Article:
I think the same logic applies for Java. For development, a non-repo version makes sense. Just download the JDK binary, untar in ~/opt, and use it from there. You should only need a repository version of Java to run other apps from the repos.
Will they change the license to allow Linux distros to provide packages for Oracle Java in their own repos, much like Sun did allow for a time? That remains to be seen, IMO.
Java does need modernizing and securing and this update should be a step in the right direction. If Java can then compete with C# then Oracle can have a real winner.
A lot. A lot lot. They really aren't even comparable right now.Personally I have no idea what features C# has over Java, as I generally develope cross platform solutions that work in all OS's.
I wouldn't advocate using it on linux. It's way ahead of Java on windows, though.Are there really people on this forum advocating C# over Java? As far as I know, C# is only available on Linux via Mono with is pretty bastardized.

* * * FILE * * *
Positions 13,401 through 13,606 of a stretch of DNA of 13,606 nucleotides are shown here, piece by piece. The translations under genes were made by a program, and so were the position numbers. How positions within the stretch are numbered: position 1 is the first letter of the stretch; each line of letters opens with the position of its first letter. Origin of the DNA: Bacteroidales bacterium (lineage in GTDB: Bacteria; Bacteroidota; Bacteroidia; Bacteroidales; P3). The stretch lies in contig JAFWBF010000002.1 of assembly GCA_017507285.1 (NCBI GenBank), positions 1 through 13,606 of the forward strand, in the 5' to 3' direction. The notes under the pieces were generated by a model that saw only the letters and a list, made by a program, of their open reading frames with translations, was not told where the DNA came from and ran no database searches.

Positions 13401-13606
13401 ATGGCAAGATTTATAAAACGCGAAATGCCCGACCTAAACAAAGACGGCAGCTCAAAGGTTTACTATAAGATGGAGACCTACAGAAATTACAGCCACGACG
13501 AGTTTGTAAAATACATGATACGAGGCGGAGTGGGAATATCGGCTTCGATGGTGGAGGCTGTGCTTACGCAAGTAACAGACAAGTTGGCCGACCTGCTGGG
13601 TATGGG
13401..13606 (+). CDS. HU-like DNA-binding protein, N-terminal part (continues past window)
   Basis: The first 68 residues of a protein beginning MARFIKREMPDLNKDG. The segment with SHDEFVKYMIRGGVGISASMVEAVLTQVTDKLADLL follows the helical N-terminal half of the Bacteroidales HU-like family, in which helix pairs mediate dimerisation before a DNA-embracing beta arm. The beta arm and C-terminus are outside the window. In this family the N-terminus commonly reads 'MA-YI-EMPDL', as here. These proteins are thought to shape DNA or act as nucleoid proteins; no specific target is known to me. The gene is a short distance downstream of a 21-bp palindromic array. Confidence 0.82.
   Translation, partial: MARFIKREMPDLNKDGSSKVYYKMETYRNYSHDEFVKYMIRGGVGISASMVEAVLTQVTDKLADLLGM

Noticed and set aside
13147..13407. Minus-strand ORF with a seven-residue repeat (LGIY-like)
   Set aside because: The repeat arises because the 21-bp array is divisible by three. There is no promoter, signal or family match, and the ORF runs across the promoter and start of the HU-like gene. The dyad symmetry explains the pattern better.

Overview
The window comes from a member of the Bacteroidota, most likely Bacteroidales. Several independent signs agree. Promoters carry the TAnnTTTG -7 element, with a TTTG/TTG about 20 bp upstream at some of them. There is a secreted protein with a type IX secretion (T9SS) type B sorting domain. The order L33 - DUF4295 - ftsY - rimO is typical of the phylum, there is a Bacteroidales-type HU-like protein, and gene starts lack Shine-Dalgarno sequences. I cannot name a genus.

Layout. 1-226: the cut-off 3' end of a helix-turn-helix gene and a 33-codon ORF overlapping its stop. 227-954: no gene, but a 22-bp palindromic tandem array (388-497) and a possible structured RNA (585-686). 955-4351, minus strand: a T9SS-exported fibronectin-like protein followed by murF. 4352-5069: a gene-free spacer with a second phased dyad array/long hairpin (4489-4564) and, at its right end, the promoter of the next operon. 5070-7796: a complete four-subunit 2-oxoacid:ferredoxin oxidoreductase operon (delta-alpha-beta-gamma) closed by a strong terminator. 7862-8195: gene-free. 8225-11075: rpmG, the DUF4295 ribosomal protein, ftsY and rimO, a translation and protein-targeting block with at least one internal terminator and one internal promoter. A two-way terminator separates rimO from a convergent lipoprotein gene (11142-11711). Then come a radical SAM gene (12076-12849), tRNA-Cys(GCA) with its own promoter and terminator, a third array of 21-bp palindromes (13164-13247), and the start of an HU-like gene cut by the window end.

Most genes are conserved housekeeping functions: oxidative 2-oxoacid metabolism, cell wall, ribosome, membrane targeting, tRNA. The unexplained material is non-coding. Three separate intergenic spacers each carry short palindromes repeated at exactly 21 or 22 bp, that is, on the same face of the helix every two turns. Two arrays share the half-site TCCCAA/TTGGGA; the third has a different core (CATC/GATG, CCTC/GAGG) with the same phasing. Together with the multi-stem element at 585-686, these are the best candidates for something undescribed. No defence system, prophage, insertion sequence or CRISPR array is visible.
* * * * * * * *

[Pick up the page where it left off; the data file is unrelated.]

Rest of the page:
It has all nice language features like collection initializers, type interference, etc.
The .NET Framework is way better planned, designed, architectured and thought out than Java Class Library (JCL).
C# and the .NET Framework are partly standardized in Ecma, and there are third-party cross-platform implementations such as Mono.
Things that require dozens of lines of code in Java, can be written in a handful of lines of code in C# on .NET.
Everything about C# and .NET Framework is better than Java.
Lets not get into the discussion about IDE where Visual Studio blows Eclipse, IntelliJ IDEA, NetBeans and everything else out of the water.
Not to mention the MSDN documentation which is great.